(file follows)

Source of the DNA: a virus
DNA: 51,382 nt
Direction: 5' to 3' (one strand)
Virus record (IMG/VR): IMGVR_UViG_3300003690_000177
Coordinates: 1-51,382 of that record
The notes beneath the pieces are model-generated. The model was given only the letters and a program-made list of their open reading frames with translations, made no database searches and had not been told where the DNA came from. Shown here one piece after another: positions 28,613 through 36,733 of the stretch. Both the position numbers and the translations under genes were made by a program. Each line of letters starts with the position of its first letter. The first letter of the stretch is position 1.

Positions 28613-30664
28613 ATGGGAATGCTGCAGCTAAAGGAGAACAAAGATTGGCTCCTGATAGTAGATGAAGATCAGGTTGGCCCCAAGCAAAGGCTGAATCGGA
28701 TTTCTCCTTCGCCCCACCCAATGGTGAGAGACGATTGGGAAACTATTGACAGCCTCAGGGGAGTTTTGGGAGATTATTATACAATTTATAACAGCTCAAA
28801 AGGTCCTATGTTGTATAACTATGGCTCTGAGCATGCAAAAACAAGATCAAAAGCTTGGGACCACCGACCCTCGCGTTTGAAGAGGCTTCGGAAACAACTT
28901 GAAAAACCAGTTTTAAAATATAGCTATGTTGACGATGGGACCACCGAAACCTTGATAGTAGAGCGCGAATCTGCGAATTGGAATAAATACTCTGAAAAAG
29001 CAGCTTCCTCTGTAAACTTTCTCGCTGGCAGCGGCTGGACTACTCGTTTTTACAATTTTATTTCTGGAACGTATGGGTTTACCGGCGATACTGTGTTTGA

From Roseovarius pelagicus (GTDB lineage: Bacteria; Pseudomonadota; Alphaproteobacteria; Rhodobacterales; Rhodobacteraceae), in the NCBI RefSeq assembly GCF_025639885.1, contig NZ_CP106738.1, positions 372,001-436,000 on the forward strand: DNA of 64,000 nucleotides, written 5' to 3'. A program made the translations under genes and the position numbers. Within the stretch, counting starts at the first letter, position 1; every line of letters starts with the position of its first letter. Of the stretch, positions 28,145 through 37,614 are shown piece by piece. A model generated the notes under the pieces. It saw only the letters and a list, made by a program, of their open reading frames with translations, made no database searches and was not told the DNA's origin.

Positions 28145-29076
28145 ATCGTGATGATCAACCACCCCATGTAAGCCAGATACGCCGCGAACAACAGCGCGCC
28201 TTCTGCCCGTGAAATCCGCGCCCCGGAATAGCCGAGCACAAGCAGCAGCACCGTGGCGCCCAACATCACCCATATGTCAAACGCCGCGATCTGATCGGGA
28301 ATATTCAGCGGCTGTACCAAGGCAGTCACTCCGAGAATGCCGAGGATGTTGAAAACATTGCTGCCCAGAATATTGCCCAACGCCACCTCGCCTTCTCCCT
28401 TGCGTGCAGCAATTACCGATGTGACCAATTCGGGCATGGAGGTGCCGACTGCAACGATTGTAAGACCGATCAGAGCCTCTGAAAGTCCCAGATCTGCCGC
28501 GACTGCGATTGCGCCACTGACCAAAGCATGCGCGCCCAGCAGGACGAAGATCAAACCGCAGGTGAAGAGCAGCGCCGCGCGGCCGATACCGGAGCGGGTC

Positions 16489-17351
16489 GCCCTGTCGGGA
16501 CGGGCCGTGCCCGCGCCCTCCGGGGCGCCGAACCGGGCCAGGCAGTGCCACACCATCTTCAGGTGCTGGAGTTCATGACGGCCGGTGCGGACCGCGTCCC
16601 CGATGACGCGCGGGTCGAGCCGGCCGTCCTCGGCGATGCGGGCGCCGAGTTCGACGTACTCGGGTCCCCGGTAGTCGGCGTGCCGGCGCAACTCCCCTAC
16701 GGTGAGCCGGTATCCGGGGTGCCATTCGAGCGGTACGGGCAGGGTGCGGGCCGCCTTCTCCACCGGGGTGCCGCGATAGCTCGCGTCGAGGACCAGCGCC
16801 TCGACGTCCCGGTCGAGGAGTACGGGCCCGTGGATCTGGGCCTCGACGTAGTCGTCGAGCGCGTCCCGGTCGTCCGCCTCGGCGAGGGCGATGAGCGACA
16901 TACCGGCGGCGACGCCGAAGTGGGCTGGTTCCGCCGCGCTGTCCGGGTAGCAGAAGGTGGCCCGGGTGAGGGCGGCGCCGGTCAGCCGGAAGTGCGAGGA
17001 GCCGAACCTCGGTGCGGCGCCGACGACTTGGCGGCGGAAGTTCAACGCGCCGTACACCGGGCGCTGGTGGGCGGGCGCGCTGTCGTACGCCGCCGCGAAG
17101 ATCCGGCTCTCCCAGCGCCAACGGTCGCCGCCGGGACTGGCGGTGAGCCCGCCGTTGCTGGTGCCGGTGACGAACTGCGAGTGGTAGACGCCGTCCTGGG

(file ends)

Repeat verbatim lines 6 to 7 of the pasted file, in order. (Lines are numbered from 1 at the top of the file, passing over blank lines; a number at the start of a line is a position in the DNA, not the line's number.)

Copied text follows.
The notes beneath the pieces are model-generated. The model was given only the letters and a program-made list of their open reading frames with translations, made no database searches and had not been told where the DNA came from. Shown here one piece after another: positions 28,613 through 36,733 of the stretch. Both the position numbers and the translations under genes were made by a program. Each line of letters starts with the position of its first letter. The first letter of the stretch is position 1.

Positions 28613-30664